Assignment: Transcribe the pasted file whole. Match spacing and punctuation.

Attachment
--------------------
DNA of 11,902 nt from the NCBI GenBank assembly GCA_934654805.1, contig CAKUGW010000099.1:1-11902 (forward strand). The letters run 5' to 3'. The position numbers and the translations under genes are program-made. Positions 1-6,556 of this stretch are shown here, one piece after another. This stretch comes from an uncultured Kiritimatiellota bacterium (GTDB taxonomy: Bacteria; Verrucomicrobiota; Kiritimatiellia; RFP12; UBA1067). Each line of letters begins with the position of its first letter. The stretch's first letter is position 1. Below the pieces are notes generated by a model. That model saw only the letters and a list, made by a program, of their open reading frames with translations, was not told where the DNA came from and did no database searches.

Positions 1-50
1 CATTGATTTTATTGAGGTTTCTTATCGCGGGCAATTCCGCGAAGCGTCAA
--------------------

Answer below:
DNA of 11,902 nt from the NCBI GenBank assembly GCA_934654805.1, contig CAKUGW010000099.1:1-11902 (forward strand). The letters run 5' to 3'. The position numbers and the translations under genes are program-made. Positions 1-6,556 of this stretch are shown here, one piece after another. This stretch comes from an uncultured Kiritimatiellota bacterium (GTDB taxonomy: Bacteria; Verrucomicrobiota; Kiritimatiellia; RFP12; UBA1067). Each line of letters begins with the position of its first letter. The stretch's first letter is position 1. Below the pieces are notes generated by a model. That model saw only the letters and a list, made by a program, of their open reading frames with translations, was not told where the DNA came from and did no database searches.

Positions 1-50
1 CATTGATTTTATTGAGGTTTCTTATCGCGGGCAATTCCGCGAAGCGTCAA